When it comes to reaching would-be customers today, one of the biggest investments that brands and retailers will make is in advertising, to the tune of nearly $630 billion globally. Now, a startup called Dosh, which offers cash back on purchases, is announcing that it has raised $40 million to take on the advertising industry, with the pitch that its app provides a more targeted and guaranteed way of getting consumers to bite.
The funding — $20 million in equity and $20 million in venture debt — is led by Goodwater Capital and Western Technology Investment. Previous investor PayPal, along with new investors BAM Capital and Anthem Venture Partners, also participated. Sources close to the company confirm that the funding was done on approximately a $300 million valuation. It has raised $96 million in total, including both equity and debt.
“Instead of taking all in equity we decided to split because of the strength of the company at the moment,” said Ryan Wuerch, Dosh’s founder and CEO, in an interview, who said the funding would be used for hiring, business development and technology investment. “We want to be opportunistic.”
It was only nine months ago that Dosh last raised dosh; $44 million on a $241 million valuation. In the interim, the startup has been on a roll — at one point, in the holiday spending period, hitting No. 1 among U.S. shopping apps and clocking in some $50 million in cash back to its users, doubling those returns since last April. It now has 3 million card-linked subscribers and more than 150,000 retailers and brands signed up to its platform.
Up to now, Dosh’s business model has been to forge deals with retailers and brands — partners include Nike, Toms, Gap, Walgreens, Walmart, Jack in the Box and more — and payment card providers like Visa and Mastercard. When a user links up a card, and she or he buys something from the retailers and brands connected with Dosh, the user gets money back. That money can in turn be paid into your bank account, your PayPal account, toward further purchases or to charity. Dosh itself makes money by taking a cut on each transaction, although it does not provide details of its percentage.
Going forward, the idea will be to continue to expand its business along the same lines by building more technology into the platform to make the offers you are getting more targeted to what you might be most likely to buy, and to use the same tech to increase rewards to entice you to buy things that you may be less likely to naturally buy.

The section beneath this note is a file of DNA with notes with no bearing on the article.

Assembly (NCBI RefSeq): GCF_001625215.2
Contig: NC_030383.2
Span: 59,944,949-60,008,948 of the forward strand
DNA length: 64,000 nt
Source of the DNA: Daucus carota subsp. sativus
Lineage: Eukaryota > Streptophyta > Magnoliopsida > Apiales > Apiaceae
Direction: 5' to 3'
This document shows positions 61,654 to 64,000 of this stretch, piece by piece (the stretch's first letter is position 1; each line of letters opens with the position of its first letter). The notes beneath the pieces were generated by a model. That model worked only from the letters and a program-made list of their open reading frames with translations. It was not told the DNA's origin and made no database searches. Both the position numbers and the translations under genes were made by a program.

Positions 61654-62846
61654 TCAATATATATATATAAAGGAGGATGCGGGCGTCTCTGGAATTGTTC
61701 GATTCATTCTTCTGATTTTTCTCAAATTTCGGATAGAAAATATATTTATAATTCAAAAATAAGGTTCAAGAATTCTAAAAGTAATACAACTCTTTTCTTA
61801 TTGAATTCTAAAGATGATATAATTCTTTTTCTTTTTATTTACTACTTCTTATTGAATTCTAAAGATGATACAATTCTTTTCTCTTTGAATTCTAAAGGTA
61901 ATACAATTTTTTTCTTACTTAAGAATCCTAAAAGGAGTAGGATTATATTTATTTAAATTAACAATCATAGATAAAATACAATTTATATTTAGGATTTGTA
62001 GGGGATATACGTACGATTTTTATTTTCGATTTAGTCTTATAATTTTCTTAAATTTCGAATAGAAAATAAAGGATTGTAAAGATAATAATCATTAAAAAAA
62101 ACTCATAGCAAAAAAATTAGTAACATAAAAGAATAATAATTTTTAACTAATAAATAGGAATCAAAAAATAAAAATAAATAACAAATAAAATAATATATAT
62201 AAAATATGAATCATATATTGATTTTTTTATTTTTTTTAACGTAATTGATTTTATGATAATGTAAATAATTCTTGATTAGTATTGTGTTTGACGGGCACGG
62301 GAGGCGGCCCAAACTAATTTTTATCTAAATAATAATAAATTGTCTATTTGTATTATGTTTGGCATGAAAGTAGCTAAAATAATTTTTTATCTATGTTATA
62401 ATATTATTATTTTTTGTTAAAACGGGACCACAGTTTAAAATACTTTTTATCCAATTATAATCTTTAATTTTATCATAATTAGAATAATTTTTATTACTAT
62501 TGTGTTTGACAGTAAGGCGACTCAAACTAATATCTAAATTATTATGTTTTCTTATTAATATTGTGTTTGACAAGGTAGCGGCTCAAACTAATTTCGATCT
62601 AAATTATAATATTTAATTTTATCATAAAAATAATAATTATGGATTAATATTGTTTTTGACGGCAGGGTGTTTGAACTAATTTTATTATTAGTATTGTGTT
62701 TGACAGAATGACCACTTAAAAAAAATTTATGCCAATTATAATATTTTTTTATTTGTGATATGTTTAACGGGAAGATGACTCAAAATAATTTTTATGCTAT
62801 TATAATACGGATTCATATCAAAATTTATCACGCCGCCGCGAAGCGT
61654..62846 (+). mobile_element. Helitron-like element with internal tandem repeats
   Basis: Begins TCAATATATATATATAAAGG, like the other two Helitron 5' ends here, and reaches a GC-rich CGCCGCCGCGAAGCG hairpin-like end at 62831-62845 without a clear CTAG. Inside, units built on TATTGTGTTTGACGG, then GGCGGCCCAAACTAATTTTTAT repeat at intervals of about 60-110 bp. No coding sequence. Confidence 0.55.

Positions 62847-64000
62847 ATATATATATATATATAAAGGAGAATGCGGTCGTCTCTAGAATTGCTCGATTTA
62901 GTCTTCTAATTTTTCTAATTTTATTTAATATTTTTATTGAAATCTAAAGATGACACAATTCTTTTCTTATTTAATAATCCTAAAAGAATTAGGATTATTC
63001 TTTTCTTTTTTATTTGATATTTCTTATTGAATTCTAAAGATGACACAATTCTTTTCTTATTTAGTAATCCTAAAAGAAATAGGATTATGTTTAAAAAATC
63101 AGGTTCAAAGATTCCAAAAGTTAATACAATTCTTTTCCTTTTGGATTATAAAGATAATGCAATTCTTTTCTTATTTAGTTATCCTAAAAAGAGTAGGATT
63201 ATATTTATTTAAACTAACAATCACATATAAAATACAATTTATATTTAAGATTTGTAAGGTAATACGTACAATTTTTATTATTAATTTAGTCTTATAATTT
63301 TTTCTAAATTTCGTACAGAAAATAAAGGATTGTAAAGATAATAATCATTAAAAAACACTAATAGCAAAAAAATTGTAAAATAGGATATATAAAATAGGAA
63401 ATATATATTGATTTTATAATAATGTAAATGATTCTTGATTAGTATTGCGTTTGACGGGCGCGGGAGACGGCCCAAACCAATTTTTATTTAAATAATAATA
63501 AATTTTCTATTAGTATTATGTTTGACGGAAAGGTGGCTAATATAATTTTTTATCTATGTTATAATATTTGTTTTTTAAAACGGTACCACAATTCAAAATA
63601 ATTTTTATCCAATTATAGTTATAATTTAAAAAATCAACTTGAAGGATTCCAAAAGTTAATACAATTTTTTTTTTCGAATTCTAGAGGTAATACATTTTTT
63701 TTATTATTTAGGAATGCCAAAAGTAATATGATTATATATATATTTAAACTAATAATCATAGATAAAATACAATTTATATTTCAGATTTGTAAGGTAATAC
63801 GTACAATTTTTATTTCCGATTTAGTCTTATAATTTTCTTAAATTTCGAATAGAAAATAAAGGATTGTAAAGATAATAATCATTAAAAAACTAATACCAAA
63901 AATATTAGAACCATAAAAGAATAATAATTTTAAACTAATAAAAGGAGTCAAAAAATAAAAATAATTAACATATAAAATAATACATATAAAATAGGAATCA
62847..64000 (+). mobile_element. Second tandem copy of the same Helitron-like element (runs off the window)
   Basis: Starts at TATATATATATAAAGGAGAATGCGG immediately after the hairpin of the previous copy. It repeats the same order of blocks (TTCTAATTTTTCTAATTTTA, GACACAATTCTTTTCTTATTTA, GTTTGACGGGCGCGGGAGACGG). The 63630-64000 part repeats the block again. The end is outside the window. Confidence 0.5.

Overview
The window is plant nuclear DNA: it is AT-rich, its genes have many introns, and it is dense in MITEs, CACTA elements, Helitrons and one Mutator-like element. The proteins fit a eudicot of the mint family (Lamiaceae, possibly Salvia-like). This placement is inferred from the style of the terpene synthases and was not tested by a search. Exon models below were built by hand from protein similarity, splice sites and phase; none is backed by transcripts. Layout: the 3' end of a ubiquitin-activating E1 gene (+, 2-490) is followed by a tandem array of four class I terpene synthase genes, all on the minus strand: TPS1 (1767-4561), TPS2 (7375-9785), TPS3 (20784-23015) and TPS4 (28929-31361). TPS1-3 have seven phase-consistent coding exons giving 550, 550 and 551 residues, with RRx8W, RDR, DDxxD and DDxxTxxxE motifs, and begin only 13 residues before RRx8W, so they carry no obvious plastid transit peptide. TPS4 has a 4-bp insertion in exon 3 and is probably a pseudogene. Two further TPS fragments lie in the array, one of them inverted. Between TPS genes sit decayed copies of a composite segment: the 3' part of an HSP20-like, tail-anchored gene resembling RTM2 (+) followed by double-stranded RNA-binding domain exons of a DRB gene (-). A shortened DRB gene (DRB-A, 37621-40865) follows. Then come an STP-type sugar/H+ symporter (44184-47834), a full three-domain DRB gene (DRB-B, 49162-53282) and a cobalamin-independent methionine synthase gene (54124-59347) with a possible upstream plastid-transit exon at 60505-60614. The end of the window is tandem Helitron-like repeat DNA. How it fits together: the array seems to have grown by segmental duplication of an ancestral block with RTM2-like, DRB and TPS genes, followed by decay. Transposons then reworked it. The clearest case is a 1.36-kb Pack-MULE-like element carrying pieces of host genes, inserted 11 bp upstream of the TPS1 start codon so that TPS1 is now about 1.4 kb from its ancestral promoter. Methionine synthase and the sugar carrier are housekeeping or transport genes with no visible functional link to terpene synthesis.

The company’s viewpoint is that a direct cash reward is a much stronger driver for retail intent than advertising can ever be, and because of how Dosh links up with card providers, it’s much easier to see how an offer is linked to an actual purchase.
“When you think about advertising over the years, at first all you had was radio and TV and print with little attribution,” Wuerch said. “Now digital gives you clicks and impressions, but true attribution is when you get to the consummation of the purchase, which is what we are able to show. The tech that we built and continue to build enables us to understand consumers.”
Given the billions that are spent on advertising today, even moving the needle a little to get more retailers working with Dosh on more deals could prove very lucrative to the company… and its investors.
“Dosh’s mission is to put billions of dollars of wasted advertising spend directly into consumers’ pockets,” said Chi-Hua Chien, co-founder and managing partner at Goodwater Capital, which is leading its investment in Dosh. “They are the clear leader in the rapidly growing card-linked offers market and we are confident this latest round of funding will accelerate their achievement of that mission.” (And to be clear, there are many others in the same space of offering cash back on purchases, such as Drop and Ebates.)
Offers are specific to people on the platform. As Wuerch explained it, he and I might both get offers for Sam’s Club cash back, but because he visited the store three days ago and is a very regular visitor, whereas I never go there, we may have very different cashback offers on the table.
Loyalty programs have become a strong driver for how people purchase goods and services. Amazon Prime is perhaps the strongest example of how that is being played out in e-commerce: To keep people using Amazon, under one umbrella, Amazon is offering users free and fast shipping on a range of items, plus access to services that ordinary customers will not get, all for a single monthly fee.
Dosh is taking a very different approach, in that it has “no plans” said Wuerch to sell items directly on its app, instead focusing on leading consumers to physical (or online) retail experiences.
“Our goal is to drive consumers into stores, and we have found that the cash stimulus really does create a change in consumer behavior,” he said.
Today, Dosh is only in the U.S., and Wuerch said that international expansion is likely to come in 2020. Whether that will come by way of organic growth or acquisition remains to be seen. In the U.K., for example, Quidco provides a similar cashback experience to users.
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